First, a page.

Scheme 3. Scale Up Reaction and Reduction of 4ka

Table 3. Scope of Substituted Indolesa


R2, R3


yieldb (%)

eec (%)

1 2 3d 4 5 6 7 8 9 10 11

Me, H (3a) Et, H (3b) NHBoc, H (3c) Me, 4-Me (3d) Me, 5-Me (3e) Me, 6-Me (3f) Me, 7-Me (3g) Me, 4-BnO (3h) Me, 5-BnO (3i) Me, 6-BnO (3j) Me, 5-Cl (3h)

4aa 4ab 4ac 4ad 4ae 4af 4ag 4ah 4ai 4aj 4ah

64 62 93 69 85 84 71 75 75 87 99 99 98 >99

Figure 1. X-ray structure of 4ka.

employing Hantzsch ester as a hydrogen donor; the resulted αamino acid derivative 5 was obtained in 65% yield with excellent stereoselectivity (98% ee, 9.5:1 dr, Scheme 2). Compound 5 was an important building intermediate in organic synthesis and could be converted to amino alcohol 6 according to the procedure reported by Maruoka and co-workers.15 In conclusion, we have developed a chiral phosphoric acid catalyzed Friedel−Crafts alkylation reaction of 3-substituted indole to β,γ-unsaturated α-ketimino esters. This highly enantioselective protocol gives C2-functionalized indole derivatives bearing a synthetically versatile α-ketimino ester motif. A wide range of β,γ-unsaturated α-ketimino esters react smoothly with 3-substituted indoles to afford the corresponding adducts with moderate to high yields and high stereoselectivities. More importantly, this strategy could be used for the synthesis of a 2indolyl-α-amino acid skeleton, which is the backbone of many biologically interesting compounds.


Reactions were performed with 2a (0.1 mmol), 3 (0.3 mmol), and 1d (0.01 mmol) in solvent (0.9 mL). bIsolated yield. cDetermined by HPLC analysis using a chiral stationary phase. dUsed 20 mol % of the catalyst 1d.

smoothly with substrates bearing electron-donating groups, such as phenoxy and methyl, on the benzene position of 3methylindole, to afford the products in high yields and stereoselectivities (Table 3, entries 3−10). In contrast, the reaction was suppressed by the introduction of electronwithdrawing groups, and only trace amounts of the corresponding adduct were detected when 5-chloroskatole (3h) was used (Table 3, entry 11). The C3 Friedel−Crafts alkylation of 2a and simple indole (4i) was also tested under the optimal reaction conditions, and the C3-functionalized product 4ai was obtained in high yield but with poor stereoselectivity (Scheme 2, see also Table S1 in the Supporting Information).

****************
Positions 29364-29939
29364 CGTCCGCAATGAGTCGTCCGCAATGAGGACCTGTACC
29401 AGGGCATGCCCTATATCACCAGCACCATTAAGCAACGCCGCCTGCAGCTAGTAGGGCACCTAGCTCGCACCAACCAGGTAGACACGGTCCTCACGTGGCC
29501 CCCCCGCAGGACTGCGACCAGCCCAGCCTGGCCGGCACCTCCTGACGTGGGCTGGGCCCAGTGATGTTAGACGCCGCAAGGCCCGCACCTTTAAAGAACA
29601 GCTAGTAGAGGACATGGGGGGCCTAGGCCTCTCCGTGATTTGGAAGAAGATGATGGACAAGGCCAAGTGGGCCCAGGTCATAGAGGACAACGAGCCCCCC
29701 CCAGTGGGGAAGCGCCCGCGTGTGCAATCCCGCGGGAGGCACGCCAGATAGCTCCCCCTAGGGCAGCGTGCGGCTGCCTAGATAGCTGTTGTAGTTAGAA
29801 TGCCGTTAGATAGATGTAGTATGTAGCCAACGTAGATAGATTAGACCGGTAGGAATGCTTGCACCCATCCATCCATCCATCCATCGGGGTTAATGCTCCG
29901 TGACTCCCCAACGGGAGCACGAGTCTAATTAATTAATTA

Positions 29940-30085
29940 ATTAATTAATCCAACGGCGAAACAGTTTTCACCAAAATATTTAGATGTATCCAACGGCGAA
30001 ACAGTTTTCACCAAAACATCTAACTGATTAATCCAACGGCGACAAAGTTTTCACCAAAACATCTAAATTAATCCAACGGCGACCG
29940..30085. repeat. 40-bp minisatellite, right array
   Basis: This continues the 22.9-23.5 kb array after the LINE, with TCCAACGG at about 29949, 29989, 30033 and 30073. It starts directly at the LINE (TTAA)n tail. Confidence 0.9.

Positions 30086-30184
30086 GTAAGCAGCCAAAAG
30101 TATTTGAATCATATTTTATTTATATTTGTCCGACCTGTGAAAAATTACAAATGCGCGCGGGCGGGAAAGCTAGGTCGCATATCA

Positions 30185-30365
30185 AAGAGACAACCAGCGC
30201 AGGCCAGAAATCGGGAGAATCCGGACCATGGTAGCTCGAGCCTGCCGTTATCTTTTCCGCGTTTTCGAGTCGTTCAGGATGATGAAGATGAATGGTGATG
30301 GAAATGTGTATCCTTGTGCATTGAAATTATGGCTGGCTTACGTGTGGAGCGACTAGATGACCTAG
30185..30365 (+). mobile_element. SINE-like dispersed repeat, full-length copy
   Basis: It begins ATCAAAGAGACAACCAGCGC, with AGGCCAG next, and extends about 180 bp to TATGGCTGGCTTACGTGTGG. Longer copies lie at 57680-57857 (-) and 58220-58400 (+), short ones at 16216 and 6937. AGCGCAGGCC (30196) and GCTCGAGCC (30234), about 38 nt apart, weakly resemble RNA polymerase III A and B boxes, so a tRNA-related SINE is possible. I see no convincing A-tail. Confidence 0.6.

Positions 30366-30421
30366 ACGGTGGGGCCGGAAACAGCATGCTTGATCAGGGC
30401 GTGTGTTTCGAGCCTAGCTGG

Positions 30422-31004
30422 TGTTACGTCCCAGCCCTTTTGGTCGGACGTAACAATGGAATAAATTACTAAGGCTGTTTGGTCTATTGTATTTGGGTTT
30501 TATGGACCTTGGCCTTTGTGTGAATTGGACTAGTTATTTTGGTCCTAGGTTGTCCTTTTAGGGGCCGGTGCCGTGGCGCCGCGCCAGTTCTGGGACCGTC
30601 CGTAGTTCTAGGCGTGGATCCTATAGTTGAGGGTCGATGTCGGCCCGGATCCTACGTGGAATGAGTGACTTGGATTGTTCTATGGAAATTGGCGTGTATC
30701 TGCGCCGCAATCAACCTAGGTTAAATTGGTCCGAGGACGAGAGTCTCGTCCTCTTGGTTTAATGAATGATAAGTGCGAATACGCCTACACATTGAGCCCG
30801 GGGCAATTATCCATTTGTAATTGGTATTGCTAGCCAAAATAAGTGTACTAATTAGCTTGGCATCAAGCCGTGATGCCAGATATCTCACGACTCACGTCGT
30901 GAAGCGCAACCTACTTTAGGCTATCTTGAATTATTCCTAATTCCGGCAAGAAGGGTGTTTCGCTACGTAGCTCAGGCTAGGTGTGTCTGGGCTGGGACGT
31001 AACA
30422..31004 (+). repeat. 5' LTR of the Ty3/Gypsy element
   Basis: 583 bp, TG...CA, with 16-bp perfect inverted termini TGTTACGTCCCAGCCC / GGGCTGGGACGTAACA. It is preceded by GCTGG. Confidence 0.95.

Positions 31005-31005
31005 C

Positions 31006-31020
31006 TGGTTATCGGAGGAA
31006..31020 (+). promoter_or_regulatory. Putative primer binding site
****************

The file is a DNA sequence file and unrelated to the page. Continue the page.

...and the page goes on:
S Supporting Information *

Scheme 2. C3 Friedel−Crafts Alkylation of 2a and 3i

Typical experimental procedure and characterization for all products. This material is available free of charge via the Internet at


Corresponding Authors

To exploit the potential of the Friedel−Crafts alkylation process, the reaction was scaled up to 3.5 mmol of 2k and 10.5 mmol of 3-methylindole (3a). The corresponding product 4ka could be obtained in 75% yield without a deleterious effect on stereoselectivity (Scheme 3). The absolute configuration of the new chiral center of 4ka was assigned as S by X-ray crystallographic analysis (Figure 1).14 Compound 4ka undergoes a Brønsted acid catalyzed transfer hydrogenation reaction by

*E-mail: [email protected]. *E-mail: [email protected]. Author Contributions †

These authors contributed equally.


The authors declare no competing financial interest. C

DOI: 10.1021/ol5035222 Org. Lett. XXXX, XXX, XXX−XXX


Organic Letters

(11) For a review, see: Terada, M.; Momiyama, N. In Chiral Amine Synthesis: Methods, Developments and Applications; Nugent, T. C., Ed.; Wiley-VCH: Weinheim, 2010. (12) For selected examples, see: (a) Kang, Q.; Zhao, Z. A.; You, S. L. Tetrahedron 2009, 65, 1603. (b) Wanner, M. J.; Hauwert, P.; Schoemaker, H. E.; Gelder, R. D.; Maarseveen, J. H. V.; Hiemstra, H. Eur. J. Org. Chem. 2008, 180. (c) Yu, P.; He, J.; Yang, L.; Pu, M.; Guo, X. J. Catal. 2008, 260, 81. (d) Yu, P.; He, J.; Guo, C. X. Chem. Commun. 2008, 2355. (13) For selected examples, see: (a) Zhuo, C. X.; Zhang, W.; You, S. L. Angew. Chem., Int. Ed. 2012, 51, 12662. (b) Wu, Q. F.; Zheng, C.; You, S. L. Angew. Chem., Int. Ed. 2012, 51, 1680. (c) Spangler, J. E.; Davies, H. M. L. J. Am. Chem. Soc. 2013, 135, 6802. (d) Zhu, S.; MacMillan, D. W. C. J. Am. Chem. Soc. 2012, 134, 10815. (14) CCDC 103590 (4ka) contains the supplementary crystallographic data for this paper. These data can be obtained free of charge from the Cambrige Crystallographic Data Centre via uk/data_request/cif. (15) Kano, T.; Takechi, R.; Kobayashi, R.; Maruoka, K. Org. Biomol. Chem. 2014, 12, 724.

ACKNOWLEDGMENTS We thank the National Natural Science Foundation of China (Grant No. 21102145) and the Guangdong Pearl River Nova Program (Grant No. 2012J2200014) for financial support.


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DOI: 10.1021/ol5035222 Org. Lett. XXXX, XXX, XXX−XXX